You will probably be pretty keen to leave Hanoi after a day or two and the place to head to is Halong Bay.
Stumbling across Halong Bay pictures was the draw to Vietnam for me.
However, in the end, hiking through Sapa Valley was the highlight.
Hanoi to Halong Bay
The most popular way to visit Halong Bay is by tour but you can do it independently too.
There is a three-hour bus from the city to the shore which you can book in advance here.
Hanoi – Halong Bay Day Tours
There are a variety of ways to visit the limestone lined waters of Ha Long Bay, which is located in the Gulf of Tonkin.
If you are short of time there are Halong Bay day trips as a group ($25+ per person) or private tours ($45+). If you are looking to stay overnight on a boat and/or one of the private islands around Halong Bay, there are tour companies which also offer this.
Booze Cruise to Halong Bay
We chose a group trip with Halong Bay Castaway Tour, which actually put us off party boats (but not group tours, had an incredible long weekend with West Trek Tours in Canada) for the rest of our travelling career!
The guides weren’t great (one lost my head torch while trying to find a traveller who apparently dived into the water at night), they couldn’t really tell you much about the area but could definitely show you where the bar was.
To add to this, the kayaks were crap. Craig nearly killed himself trying to save a sinking boat for another traveller since they were going to be charged a fee.
It was a learning curve but don’t just take my view on the trip, Janet from Journalist on the Run provides is far more balanced review of the 3 days/2 nights Castaway Island trip.
The Good Stuff
- The 2.5 bus journey from Hanoi to Halong bay was scenic
- Halong Bay is a unique place
- Most of the people on the Halong Bay Castaway Boat Tour were just lush (night 1)
- The cute monkeys were awesome
- The Castaways Island itself was pretty cool (night 2)
The Crap Stuff
- Some of the travellers were horrid. Really rude to the local staff on the boat
- The boat staff accused the backpackers of stealing money from the bar (really!)
- There wasn’t enough food severed on the island
Halong Bay By Public Transport
Our Irish friends were advised that there was a public boat leaving early doors on day three for 2700 dong / 12 cents so we decided to join them.
We took a small boat to the dock, then a larger boat left once it was full of people, animal in cages and mopeds!
Public Boat from Halong Bay
Getting to Hanoi – Vietnam Visa
There was no method to the madness at the visa area in Hanoi airport. We paid $14 each (online) before entering then $45 each for visas (take passport photos and be prepared to queue).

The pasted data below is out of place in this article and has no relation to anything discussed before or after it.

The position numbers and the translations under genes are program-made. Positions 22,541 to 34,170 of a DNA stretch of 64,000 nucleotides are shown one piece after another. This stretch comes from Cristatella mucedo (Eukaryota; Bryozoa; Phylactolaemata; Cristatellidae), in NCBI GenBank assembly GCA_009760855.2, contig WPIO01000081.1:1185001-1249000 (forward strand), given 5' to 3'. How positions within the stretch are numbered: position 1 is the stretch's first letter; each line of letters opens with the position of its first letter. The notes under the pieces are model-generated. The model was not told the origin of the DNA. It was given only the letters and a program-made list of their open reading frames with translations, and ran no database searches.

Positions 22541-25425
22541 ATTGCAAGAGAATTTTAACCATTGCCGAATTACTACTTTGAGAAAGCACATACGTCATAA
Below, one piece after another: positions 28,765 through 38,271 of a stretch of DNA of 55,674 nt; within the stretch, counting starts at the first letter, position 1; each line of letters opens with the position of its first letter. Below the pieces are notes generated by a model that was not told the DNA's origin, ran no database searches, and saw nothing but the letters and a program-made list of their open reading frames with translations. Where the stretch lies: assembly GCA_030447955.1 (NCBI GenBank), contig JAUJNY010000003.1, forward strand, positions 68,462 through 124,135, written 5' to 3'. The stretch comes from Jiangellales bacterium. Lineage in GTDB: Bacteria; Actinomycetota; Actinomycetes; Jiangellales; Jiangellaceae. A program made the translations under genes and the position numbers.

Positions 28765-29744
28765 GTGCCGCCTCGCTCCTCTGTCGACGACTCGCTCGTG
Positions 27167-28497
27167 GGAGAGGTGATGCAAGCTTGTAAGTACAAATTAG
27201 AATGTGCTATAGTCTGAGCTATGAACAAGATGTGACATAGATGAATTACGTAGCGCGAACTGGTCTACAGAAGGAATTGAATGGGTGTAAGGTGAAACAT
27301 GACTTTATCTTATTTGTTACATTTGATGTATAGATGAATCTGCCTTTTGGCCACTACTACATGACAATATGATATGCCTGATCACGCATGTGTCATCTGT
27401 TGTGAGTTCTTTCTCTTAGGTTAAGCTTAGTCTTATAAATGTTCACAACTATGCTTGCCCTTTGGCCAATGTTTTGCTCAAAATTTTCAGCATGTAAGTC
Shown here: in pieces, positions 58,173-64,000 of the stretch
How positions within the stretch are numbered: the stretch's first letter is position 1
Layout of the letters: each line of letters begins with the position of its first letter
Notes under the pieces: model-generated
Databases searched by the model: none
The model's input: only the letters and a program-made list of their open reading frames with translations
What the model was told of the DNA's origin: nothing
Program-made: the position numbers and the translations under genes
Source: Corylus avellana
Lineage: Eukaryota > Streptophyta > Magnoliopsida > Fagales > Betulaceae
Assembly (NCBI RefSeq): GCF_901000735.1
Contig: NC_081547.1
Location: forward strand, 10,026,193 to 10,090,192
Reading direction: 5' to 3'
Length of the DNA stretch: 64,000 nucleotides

The taxi to Hanoi was 350,000 dong / $15 set price. Now Brits travelling to Vietnam for less than 15 days do not need a visa.
Hotels in Hanoi are relatively cheap, with a double room starting at £8! Hostel dorms are naturally cheaper at £2 per night.
The average Airbnb ‘entire home’ is £41 per night but do start at £17 (for a decent apartment).
We stayed at Hanoi Backpackers as this is who we booked our tours with. On arrival, they sent us in a taxi to the newer hostel as they were full.
The room was clean, the bar was busy. By the end of our time in Hanoi, we really weren’t in love with the hostel or the staff. It’s the place to stay in Hanoi so the staff can safely live off that hype.
Currency in Vietnam
Vietnam uses dong. Be prepared to feel like a millionaire going to the ATM! For the most up to date rates, see here.
Hanoi and Halong Bay Weather
Both Hanoi and Halong Bay are prone to storms and heavy downfalls which may cause you tour provider to cancel the Halong Bay tour.
The warm season starts in May and ends in October with the hottest day (in June) reaching highs of 34 degrees. December to March sees the cold season, coldest temperature quoted at 19 degrees.
Thunderstorms are most likely in June, July, August. However, we travelled around the north of Vietnam in July with no issues.
Hanoi was definitely interesting! The food was fresh and healthy, the people were super friendly (to Craig!) and Halong Bay was beautiful. However, I won’t be rushing back to Hanoi – or Hanoi’ing as the Irish coined it.
Heading to the elsewhere? See my friend Will The Broke Backpacker’s guide to backpacking around Vietnam.
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Have you been to Hanoi or Halong Bay?
Any questions, pop them into the comments below and I’ll get back to you in a jiffy!